Convection Ovens.


Convection ovens use convective heat transfer, whether the energy source is gas, electric, or steam. Convection is the indirect transfer of thermal energy by the circulation of a heated carrier, such as air. The greater the air velocity and the turbulence in a convection oven, the faster the transfer of heat.

Convection ovens supply air at temperatures not far above the desired curing temperature of the part or coating. That is, the part or coating is typically heated to an equilibrium temperature, usually between 150°F to 1000°F, depending on the application: 400°F is common for many coating applications. The rate of heat transfer is often 500 to 2,000 BTUs per hour per square foot, far less intense than most infrared ovens, but far more uniform.

High velocity convection.

High velocity convection is a unique form of forced convection. In contrast to natural convection ovens, where air flows incidentally as the result of the heat, forced convection is the intentional flow of air provided by fans and blowers. One step further, high velocity convection uses large amounts of air to create velocities at the upper limit that the process will allow. Where forced convection is like a breeze at the beach, high velocity convection is like a tornado. High velocity convection is ideal for many preheating and drying applications.

Advantages of convection. Convection ovens are ideal for uniformly transferring heat to a part. Convection is the most common type of oven. The advantages include accurate control of temperature, simplified burner control, uniform, consistent heating regardless of part size or shape, low capital expenditure, and low maintenance cost.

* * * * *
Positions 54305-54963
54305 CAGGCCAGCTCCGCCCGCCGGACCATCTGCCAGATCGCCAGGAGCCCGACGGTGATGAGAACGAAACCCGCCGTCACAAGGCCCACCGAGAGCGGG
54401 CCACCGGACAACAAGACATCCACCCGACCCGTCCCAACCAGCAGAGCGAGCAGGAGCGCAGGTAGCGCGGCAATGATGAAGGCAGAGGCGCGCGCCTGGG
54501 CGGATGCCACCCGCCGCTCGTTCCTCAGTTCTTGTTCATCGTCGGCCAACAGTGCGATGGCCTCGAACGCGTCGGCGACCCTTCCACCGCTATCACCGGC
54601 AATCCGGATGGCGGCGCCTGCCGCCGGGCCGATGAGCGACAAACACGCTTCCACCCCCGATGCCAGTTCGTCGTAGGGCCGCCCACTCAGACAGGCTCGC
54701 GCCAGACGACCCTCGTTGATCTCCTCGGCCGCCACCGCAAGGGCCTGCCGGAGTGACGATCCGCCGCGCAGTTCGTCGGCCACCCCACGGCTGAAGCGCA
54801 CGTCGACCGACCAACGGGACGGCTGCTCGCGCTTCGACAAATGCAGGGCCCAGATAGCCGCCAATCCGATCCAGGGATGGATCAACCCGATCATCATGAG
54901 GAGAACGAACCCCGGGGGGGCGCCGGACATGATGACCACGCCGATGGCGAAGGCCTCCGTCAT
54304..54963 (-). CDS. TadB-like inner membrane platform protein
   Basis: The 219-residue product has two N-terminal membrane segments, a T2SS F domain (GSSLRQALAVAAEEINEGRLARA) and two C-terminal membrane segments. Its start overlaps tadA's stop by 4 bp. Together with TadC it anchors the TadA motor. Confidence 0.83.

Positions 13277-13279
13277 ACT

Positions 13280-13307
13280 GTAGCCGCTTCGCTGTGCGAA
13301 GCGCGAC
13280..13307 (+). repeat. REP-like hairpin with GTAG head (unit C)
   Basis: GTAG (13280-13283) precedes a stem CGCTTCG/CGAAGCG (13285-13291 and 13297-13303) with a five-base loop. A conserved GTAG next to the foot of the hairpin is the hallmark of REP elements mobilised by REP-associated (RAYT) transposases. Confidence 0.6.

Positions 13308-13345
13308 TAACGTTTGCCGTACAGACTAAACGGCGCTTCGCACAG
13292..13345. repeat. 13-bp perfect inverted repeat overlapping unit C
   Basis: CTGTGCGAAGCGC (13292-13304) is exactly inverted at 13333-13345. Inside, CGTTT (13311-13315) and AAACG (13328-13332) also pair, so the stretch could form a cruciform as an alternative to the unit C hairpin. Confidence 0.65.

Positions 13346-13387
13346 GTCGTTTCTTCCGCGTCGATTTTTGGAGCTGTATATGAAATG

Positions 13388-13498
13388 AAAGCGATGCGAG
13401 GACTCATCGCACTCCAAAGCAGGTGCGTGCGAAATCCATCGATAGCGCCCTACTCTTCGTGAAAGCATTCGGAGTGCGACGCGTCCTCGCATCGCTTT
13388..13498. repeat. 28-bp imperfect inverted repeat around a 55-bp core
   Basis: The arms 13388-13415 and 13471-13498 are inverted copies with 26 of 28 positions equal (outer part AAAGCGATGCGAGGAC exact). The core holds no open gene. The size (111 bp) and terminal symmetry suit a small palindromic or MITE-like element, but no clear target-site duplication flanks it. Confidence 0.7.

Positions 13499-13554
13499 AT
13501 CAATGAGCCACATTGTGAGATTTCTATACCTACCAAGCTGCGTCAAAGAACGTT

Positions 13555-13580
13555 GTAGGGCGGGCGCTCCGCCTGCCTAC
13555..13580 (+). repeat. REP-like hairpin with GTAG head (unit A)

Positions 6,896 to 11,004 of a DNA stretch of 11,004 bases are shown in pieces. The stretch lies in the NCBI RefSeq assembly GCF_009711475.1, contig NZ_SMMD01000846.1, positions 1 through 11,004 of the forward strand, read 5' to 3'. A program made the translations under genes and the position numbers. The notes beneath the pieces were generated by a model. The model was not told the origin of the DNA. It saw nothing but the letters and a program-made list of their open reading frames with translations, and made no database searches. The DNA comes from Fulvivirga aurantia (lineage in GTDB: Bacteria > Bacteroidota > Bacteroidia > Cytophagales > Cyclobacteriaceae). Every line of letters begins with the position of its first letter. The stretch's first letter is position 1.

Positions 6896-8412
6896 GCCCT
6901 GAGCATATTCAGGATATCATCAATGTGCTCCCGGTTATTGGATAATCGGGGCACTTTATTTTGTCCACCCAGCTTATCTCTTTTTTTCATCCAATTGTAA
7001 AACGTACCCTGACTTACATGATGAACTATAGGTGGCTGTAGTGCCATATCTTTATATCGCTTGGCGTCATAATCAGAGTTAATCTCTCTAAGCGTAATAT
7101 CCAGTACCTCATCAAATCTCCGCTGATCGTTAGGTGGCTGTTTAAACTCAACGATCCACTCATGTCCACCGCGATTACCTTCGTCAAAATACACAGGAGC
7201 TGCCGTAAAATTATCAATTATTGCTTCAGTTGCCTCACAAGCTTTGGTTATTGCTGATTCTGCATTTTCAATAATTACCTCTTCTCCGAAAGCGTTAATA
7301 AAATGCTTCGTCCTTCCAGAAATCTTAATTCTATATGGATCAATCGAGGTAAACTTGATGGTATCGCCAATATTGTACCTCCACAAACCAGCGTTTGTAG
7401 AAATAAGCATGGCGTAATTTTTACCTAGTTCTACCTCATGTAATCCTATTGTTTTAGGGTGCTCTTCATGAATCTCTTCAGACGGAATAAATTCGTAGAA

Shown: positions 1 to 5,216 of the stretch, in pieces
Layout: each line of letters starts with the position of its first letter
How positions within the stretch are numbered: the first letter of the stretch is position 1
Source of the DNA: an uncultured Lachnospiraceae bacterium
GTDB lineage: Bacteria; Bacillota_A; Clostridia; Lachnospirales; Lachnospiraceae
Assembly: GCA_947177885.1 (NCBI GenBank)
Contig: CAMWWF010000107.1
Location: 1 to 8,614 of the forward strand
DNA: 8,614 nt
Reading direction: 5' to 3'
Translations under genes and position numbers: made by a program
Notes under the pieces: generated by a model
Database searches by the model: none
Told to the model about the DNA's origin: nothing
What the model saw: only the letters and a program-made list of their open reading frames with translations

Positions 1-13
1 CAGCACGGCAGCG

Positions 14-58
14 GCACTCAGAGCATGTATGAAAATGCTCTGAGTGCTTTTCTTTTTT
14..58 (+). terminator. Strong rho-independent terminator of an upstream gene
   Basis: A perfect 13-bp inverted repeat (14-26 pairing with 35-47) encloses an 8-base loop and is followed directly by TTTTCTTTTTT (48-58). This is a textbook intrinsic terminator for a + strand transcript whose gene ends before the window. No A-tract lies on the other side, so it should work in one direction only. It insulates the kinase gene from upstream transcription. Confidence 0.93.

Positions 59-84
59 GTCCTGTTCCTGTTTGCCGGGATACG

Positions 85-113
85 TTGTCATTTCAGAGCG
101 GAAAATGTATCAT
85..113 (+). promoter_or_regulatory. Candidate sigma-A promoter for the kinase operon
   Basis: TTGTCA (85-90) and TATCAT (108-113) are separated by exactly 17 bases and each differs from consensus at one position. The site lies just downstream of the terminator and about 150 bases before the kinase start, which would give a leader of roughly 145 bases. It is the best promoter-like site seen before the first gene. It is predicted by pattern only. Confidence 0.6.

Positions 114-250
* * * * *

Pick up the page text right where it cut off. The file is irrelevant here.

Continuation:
Disadvantages of convection. The primary limitations of convection ovens result from its low rate of heat transfer and its inherent requirement for rapid air movement, which is unacceptable for powder applications. These characteristics can result in slow start up, slow line speeds, greater need for oven space, and possibility of disturbing or contaminating unfused powders.

Well designed convection ovens exhibit many of the following characteristics:

• Large blower capacity to provide high velocity air and uniform heating. Heat transfer is accelerated by air velocity. Large blowers provide the flexibility to optimize airflow with little effort. A high rate of air circulation insures uniform temperatures throughout the oven.

• Air plenums for uniform air distribution. Perfectly and flexibly designed plenums to distribute air accurately and uniformly at ± 2°F.

• Air seals and heavy insulation to contain heat. To operate efficiently and economically.

• Inverter controlled blower for air velocity control. To provide adjustment of air velocities simply and easily by the push of a button, manually or automatically.

• Proper exhaust. Designed and balanced to meet the specific exhaust needs of the powder or finish being cured.

See also infrared and combination ovens.